• Acidic Rinses & herbal Rinses/Teas/Infusions – a pretty comprehensive list of rinses that help restore the pH balance of your hair when using alkaline washing methods and provide a conditioning effect

Want to take it even further, check out Water Only (WO) and Sebum Only (SO) methods of hair care!

Another great, non-Facebook, resource is the No Poo Method website.  It has a great list of FAQ’s and describes a variety of methods and problem solving approaches to common pitfalls with the no poo method.

Do you no poo? Share your method below to keep the conversation going!

*These statements have not been evaluated by the FDA. Products and techniques mentioned here are not intended to diagnose, treat, cure or prevent any disease. Information here is in no way intended to replace proper medical help. Consult with the health authorities of your choice for treatment.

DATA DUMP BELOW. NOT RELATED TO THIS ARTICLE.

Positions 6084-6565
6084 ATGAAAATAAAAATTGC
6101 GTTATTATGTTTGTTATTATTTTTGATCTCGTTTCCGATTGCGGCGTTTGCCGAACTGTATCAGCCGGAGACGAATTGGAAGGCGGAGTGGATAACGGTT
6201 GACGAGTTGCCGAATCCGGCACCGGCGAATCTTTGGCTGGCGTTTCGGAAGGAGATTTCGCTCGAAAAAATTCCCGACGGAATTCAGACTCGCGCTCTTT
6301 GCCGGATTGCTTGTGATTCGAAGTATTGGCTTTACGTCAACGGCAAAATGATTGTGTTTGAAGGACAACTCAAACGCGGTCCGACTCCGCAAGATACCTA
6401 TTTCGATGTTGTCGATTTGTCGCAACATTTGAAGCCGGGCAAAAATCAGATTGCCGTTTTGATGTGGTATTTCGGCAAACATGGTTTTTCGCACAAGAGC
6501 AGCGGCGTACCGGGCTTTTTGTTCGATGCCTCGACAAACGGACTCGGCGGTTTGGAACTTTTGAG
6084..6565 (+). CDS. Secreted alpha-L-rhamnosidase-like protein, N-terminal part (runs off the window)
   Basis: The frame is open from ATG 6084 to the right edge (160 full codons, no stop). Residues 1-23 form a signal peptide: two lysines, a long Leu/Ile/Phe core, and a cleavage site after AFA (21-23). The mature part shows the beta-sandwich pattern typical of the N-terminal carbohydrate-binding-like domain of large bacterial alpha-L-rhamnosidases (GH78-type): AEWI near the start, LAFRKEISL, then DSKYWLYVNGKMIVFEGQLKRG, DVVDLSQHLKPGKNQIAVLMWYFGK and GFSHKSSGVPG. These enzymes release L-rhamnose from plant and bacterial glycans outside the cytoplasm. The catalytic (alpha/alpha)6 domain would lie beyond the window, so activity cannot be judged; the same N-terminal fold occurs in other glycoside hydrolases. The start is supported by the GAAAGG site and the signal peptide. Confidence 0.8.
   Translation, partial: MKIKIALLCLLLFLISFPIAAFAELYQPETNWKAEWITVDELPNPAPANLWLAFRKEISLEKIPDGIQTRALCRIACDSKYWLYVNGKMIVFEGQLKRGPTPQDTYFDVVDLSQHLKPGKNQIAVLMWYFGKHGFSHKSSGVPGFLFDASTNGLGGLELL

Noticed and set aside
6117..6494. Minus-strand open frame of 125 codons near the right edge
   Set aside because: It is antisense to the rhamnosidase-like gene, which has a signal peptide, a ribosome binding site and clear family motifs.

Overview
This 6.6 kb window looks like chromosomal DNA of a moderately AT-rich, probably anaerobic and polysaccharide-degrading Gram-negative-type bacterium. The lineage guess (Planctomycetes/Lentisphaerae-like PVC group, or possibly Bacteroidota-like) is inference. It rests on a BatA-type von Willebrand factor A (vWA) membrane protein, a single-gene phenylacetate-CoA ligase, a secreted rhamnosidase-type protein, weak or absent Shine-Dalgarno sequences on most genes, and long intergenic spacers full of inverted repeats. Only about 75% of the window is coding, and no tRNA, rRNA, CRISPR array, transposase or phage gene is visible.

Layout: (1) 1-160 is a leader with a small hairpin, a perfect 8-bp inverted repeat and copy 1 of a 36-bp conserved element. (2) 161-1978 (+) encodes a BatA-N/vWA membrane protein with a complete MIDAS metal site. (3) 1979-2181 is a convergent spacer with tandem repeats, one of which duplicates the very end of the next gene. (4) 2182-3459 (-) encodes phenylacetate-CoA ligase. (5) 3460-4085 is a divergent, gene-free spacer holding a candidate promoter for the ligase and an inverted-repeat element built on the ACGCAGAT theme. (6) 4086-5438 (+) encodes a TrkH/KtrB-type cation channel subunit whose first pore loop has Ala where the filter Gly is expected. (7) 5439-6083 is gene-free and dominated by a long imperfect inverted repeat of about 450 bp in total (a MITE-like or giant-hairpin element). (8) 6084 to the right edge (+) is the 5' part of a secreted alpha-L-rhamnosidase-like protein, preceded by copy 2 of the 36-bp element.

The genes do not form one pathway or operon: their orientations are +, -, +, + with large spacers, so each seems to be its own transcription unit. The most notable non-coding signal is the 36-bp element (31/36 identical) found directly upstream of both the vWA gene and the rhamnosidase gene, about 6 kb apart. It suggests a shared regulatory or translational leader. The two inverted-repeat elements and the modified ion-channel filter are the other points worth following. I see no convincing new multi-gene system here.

An All Natural Cleaner Experiment: Do My DIY Cleaners Measure up?

Part 6 of my Clean Your Home Naturally (without Toxic Chemicals) series: An All Natural Cleaner Experiment